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Big Brother: Brilliant family fiction from the award-winning author of We Need To Talk About Kevin

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I also had difficulty believing she and her husband - who is pretty much a total jerk - were ever happy. Yes, I understand the response that this is preventable, etcetera, but like depression, like other medical diagnoses, which can show in other ways, none of us know these strangers' stories. Maybe their names aren't so coincidental either: two famous discoverers whose "inventions" had both good and bad consequences. Shriver is brilliant on the novel shock that is hunger, on how it feels to lose the crucial sense of punctuation (and motivation) that mealtimes give you. The siblings’ love versus the married-couple’s love, for example, was an interesting and gutsy exploration.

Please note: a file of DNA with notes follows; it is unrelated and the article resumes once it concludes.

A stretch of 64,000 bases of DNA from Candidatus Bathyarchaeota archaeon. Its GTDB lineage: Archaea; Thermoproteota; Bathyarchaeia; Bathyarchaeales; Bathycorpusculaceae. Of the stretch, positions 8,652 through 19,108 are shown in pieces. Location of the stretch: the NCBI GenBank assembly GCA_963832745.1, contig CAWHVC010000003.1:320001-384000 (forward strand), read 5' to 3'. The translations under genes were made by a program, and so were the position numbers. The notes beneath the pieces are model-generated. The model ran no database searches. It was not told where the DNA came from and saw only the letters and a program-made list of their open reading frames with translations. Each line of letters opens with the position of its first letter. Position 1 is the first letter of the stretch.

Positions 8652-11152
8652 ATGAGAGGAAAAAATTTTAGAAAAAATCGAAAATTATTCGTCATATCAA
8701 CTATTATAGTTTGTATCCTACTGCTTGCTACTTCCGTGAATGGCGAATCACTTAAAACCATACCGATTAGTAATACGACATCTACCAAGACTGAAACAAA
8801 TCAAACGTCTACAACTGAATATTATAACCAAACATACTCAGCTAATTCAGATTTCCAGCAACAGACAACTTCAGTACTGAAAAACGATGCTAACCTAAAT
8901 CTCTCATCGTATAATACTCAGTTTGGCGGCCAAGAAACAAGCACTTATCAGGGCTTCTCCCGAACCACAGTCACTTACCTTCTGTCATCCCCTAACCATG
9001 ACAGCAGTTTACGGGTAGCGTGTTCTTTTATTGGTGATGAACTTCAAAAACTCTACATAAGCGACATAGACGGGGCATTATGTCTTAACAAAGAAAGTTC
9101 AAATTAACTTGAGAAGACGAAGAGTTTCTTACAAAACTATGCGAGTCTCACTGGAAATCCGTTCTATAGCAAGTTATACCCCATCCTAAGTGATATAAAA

Yet, Shriver's exploration of her main character, Pandora's closeness to her brother Edison and the scrutiny in which she examines the meaning of family, both familial and marital makes Big Brother worth reading. Pandora's decision, in the first place, to desert her husband for a year to live with her brother was ridiculous.As with all Shriver's novels, the best parts were the moral inquiries I will be turning over long after I turn over the last page. So what's extra unbelievable about this whole thing is that Edison supposedly exhibits his I'm-a-disgusting-slob person while in the house of not only an essential stranger (his brother-in-law), but also while being openly judged and loathed by said-stranger.

In Shriver's most recent novel she tackles the subject of obesity head on, writing what at times seems to be a how-to book on weight loss. I don’t want to be the kind of person that ranks people’s struggles on a scale-a struggle is a struggle, and reading Big Brother made this crystal clear to me. In fact, I sometimes wondered if the author was just trying to hit a word count rather than make a point.

Yet, during the 353 pages, Shriver makes the reader see all the problems of the obese: how they got to their obese weight; what a devastating life it is; how society treats the obese; how truly difficult it is to lose weight. But she would have felt a lot of sadness and regret about the situation, so the fantasy was like a tribute to him and a wish that things could have been different.

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